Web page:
There’s alot to say about the subtle differences in user interface emphasis and affordances that make pinterest and tumblr slightly different from each other, and even more different from say wordpress’s or blogspot’s or typepad’s weblogifying software.

But instead I thought I would delve into the nudity. :)

Kind of an interesting situation in the pinterest realm. The pin etiquette says:

We do not allow nudity, hateful content, or content that encourages people to hurt themselves. If you find content that violates our Terms of Service or Acceptable Use Policy you can submit the content for review by pushing the ”Report Content“ link.

which certainly suggested to me that either the terms of service or acceptable use policy would say that they don’t allow nudity.

But neither one says that! Or anything else that I can read as saying that, unless it’s implicit in the extremely broad:

contains any information or content we deem to be hateful, violent, harmful, abusive, racially or ethnically offensive, defamatory, infringing, invasive of personal privacy or publicity rights, harassing, humiliating to other people (publicly or otherwise), libelous, threatening, profane, or otherwise objectionable;

(Maybe they “deem” nudity to be “profane” or “otherwise objectionable”? Who knows!) or possibly in:

seeks to harm or exploit children by exposing them to inappropriate content

in case posting a nude to pinterest would be ipso facto seeking to harm the various child readers by exposing them to inappropriate nipples.

(pinterest is very clear that if you’re under 13 you aren’t allowed to use the service (ref COPA), but it’s not clear how relevant that is.)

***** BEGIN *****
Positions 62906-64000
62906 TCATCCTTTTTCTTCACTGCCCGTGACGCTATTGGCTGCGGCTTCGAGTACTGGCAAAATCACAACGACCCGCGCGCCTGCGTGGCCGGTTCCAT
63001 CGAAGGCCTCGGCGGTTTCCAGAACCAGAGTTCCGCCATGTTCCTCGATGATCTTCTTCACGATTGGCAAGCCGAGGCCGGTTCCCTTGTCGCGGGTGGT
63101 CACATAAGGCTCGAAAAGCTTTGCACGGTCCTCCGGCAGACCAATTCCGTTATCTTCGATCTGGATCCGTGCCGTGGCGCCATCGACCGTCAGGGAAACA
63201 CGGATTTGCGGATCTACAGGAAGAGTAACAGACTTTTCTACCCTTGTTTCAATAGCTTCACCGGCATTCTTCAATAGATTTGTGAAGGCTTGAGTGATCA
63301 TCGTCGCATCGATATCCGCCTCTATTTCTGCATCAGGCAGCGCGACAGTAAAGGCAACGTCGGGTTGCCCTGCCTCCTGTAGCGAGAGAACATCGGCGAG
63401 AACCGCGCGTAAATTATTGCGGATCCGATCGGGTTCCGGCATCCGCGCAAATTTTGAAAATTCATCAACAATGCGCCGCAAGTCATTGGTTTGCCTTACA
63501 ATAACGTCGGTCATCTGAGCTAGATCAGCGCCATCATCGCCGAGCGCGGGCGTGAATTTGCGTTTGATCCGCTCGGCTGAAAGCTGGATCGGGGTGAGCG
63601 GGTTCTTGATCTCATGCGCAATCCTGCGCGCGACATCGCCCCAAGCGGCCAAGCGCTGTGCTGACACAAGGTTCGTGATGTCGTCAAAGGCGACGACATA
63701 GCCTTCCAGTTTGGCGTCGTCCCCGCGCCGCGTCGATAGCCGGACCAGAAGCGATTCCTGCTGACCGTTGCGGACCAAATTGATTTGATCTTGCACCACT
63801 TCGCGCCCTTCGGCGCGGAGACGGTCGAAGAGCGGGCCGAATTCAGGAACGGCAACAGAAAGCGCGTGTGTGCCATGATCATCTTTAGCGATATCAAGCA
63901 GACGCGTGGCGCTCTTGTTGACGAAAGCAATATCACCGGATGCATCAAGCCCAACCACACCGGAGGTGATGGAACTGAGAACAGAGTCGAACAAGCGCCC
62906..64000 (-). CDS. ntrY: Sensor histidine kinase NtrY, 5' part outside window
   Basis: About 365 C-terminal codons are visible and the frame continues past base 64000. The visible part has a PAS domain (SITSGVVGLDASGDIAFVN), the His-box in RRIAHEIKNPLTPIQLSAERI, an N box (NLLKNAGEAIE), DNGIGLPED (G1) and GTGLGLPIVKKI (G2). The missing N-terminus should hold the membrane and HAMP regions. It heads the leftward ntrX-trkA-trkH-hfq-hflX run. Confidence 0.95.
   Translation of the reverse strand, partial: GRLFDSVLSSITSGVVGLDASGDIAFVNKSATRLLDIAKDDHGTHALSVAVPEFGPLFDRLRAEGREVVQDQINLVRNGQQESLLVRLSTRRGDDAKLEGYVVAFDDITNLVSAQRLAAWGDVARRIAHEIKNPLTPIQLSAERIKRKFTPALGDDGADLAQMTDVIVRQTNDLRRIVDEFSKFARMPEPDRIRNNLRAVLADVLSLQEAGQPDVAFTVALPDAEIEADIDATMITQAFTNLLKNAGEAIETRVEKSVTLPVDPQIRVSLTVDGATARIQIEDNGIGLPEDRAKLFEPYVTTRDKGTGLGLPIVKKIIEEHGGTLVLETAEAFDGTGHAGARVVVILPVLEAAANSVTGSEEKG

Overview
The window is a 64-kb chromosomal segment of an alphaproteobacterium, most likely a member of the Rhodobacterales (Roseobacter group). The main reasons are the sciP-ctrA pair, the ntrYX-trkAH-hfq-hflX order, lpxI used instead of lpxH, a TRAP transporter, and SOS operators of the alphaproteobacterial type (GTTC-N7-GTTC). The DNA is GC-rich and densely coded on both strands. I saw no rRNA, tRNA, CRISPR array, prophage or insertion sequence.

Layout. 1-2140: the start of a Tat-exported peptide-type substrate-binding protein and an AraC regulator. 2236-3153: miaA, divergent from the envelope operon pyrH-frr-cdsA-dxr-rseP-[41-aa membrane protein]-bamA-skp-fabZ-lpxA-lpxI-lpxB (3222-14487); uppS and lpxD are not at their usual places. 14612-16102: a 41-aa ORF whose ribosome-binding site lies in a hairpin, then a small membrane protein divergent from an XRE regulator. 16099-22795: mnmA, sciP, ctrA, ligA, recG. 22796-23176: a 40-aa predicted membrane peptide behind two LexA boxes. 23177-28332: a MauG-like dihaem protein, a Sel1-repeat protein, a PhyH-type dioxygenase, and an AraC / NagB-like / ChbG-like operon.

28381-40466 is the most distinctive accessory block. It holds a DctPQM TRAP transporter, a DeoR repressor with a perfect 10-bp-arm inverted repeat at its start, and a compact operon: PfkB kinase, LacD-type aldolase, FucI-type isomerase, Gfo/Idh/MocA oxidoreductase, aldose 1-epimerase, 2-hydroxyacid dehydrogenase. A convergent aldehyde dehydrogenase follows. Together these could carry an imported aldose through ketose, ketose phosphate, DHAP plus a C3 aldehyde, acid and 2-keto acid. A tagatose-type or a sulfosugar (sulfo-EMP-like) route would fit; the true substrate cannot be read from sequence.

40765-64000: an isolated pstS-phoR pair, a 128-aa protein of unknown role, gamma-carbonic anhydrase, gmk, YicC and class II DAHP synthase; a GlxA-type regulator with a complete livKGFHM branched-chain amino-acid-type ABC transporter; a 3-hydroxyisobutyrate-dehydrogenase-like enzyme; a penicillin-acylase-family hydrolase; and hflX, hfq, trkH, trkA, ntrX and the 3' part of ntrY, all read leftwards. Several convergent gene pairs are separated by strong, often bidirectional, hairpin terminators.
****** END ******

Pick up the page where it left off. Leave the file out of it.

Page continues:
So nudeness is forbidden explicitly (haha see what I did there?) in the Etiquette guide, but hinted at only vaguely in the more official documents that it refers to (to which it refers).

(There’s also the whole subject of fully clothed sex, which is a link you may not want to click on.)

On tumblr, on the other hand, there is a whole mechanism around posting nudeness and sex and general debauchery:

Tumblr is home to millions of readers and bloggers from a variety of locations, cultures, and backgrounds with different points of view concerning adult-oriented content. If you regularly post sexual or adult-oriented content, respect the choices of people in our community who would rather not see such content by flagging your blog (which you can do from the Settings page of each blog) as Not Suitable for Work (“NSFW”). This action does not prevent you and your readers from using any of Tumblr’s social features, but rather allows Tumblr users who don’t want to see NSFW content to avoid seeing it.

The unstated assumption there being that you and your readers love teh sexytimes, but some hypothetical Tumblr users (perhaps those who have wandered over from pinterest by accident) might be more delicate.

And just below that, the Tumblr Community Standards very amusingly use The Eff Word (“fucking”) when discussing why they don’t let you store feelthy videos on their servers:

You can embed anything as long as it follows the other guidelines on this page. But please don’t use Tumblr’s Upload Video feature to host any sexually explicit videos. We’re not in the business of profiting from adult-oriented videos and hosting this stuff is fucking expensive. You can use services like xHamster to host those instead.